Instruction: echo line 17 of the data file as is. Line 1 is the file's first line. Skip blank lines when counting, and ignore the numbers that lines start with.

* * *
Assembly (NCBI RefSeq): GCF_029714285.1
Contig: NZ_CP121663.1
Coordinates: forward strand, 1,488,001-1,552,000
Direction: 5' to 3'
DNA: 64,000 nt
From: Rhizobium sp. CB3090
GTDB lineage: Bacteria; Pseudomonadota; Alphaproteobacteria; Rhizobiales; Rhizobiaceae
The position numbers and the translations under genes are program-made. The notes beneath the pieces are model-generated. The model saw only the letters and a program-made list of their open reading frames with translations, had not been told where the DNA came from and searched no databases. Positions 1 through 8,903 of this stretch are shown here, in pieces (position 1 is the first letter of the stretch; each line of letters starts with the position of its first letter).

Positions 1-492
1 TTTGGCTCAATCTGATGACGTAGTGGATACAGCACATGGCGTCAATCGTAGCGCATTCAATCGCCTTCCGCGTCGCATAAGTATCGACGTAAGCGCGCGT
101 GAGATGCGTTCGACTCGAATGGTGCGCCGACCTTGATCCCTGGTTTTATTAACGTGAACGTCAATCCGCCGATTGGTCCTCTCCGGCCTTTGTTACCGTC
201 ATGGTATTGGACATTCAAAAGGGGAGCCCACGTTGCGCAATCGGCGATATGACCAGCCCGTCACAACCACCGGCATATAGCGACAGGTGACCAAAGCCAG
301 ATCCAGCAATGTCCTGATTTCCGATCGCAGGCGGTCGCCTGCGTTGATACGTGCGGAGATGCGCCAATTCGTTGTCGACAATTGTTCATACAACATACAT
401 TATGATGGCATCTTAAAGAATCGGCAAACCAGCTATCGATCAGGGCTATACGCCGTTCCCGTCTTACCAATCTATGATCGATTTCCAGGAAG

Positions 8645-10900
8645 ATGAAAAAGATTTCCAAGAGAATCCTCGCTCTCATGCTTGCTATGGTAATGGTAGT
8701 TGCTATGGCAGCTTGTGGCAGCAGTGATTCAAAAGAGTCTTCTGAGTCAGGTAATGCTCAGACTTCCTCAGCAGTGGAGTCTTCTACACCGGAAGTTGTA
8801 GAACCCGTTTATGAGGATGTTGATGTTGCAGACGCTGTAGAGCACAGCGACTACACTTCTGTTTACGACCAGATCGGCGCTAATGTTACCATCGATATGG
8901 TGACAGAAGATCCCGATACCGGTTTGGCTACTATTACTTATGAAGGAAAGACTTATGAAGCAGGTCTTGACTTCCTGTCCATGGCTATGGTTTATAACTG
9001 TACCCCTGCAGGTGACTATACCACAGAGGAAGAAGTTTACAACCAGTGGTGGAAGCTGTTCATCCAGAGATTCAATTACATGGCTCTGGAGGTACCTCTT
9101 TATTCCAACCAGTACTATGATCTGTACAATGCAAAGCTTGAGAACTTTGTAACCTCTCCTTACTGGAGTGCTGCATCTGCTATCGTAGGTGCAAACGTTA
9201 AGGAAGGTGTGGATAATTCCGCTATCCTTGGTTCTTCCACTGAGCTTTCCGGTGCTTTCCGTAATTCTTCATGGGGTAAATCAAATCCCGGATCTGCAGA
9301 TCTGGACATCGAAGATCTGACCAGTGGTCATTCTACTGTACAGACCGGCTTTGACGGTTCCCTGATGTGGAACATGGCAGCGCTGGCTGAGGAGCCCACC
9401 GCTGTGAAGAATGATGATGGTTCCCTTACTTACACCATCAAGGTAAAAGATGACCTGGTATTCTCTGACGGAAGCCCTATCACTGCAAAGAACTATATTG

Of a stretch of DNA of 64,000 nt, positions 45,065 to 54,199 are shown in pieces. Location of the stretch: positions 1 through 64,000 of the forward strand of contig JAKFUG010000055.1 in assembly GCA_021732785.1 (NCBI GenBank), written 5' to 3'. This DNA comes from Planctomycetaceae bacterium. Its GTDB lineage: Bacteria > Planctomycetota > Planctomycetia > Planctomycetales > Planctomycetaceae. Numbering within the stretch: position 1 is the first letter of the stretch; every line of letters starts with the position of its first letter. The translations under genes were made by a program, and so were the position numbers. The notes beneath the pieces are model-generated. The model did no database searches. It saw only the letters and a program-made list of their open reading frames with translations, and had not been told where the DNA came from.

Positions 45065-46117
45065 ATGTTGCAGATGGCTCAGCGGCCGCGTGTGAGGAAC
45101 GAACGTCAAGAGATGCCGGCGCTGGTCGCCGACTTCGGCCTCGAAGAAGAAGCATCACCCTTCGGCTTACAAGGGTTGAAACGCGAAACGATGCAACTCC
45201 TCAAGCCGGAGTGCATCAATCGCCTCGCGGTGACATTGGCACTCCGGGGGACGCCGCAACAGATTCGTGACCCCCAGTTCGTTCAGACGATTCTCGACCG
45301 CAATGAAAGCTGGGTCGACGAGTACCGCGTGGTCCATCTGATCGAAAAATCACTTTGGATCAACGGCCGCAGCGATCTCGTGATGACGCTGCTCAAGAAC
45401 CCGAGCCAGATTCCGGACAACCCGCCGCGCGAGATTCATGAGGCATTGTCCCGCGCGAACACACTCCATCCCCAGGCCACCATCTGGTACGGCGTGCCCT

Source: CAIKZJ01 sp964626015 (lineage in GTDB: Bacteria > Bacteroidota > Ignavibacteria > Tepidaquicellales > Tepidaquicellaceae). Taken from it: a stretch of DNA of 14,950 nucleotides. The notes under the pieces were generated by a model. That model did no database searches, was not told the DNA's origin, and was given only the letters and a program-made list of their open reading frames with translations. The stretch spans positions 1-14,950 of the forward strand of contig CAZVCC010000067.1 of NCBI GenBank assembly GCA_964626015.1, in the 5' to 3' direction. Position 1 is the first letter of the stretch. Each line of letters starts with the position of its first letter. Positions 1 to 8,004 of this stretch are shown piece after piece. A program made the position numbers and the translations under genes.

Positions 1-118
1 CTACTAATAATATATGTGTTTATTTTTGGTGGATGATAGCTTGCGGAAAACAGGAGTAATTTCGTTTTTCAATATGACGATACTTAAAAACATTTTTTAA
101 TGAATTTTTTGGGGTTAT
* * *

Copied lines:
8701 TGCTATGGCAGCTTGTGGCAGCAGTGATTCAAAAGAGTCTTCTGAGTCAGGTAATGCTCAGACTTCCTCAGCAGTGGAGTCTTCTACACCGGAAGTTGTA